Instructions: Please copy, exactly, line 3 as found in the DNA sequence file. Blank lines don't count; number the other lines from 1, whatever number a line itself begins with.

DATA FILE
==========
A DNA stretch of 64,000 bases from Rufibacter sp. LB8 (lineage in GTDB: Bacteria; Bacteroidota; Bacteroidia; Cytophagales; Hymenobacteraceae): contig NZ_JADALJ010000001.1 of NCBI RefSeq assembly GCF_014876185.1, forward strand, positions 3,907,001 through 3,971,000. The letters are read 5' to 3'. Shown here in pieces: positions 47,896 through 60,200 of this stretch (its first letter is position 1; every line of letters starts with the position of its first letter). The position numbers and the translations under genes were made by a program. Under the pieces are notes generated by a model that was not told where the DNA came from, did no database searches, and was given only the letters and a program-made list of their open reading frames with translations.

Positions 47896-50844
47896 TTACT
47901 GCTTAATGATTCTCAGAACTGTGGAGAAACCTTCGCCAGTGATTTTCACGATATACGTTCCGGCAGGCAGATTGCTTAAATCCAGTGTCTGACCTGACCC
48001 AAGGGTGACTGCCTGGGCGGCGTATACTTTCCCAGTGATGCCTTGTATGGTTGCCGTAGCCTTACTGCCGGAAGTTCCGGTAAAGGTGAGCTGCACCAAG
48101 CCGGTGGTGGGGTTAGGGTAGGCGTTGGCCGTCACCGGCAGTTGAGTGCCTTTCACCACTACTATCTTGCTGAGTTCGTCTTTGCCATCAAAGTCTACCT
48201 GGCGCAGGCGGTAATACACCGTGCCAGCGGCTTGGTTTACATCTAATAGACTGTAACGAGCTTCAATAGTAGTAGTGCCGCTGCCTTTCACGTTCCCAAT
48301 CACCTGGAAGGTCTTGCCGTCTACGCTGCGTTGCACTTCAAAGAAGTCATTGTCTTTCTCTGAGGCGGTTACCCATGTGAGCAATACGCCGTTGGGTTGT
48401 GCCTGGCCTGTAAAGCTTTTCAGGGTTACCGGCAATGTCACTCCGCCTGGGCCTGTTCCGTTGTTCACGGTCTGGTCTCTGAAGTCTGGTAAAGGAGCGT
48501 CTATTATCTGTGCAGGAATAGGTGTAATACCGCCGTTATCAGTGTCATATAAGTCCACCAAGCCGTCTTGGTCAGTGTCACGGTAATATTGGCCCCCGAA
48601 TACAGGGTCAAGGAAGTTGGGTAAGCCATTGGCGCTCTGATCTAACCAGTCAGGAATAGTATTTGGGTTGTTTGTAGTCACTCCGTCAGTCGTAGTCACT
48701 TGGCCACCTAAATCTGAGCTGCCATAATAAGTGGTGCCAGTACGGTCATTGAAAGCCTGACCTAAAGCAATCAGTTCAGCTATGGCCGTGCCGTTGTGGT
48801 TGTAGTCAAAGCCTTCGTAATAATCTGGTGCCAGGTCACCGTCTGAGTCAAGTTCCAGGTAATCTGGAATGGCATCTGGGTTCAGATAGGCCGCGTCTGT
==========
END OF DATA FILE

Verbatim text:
47896 TTACT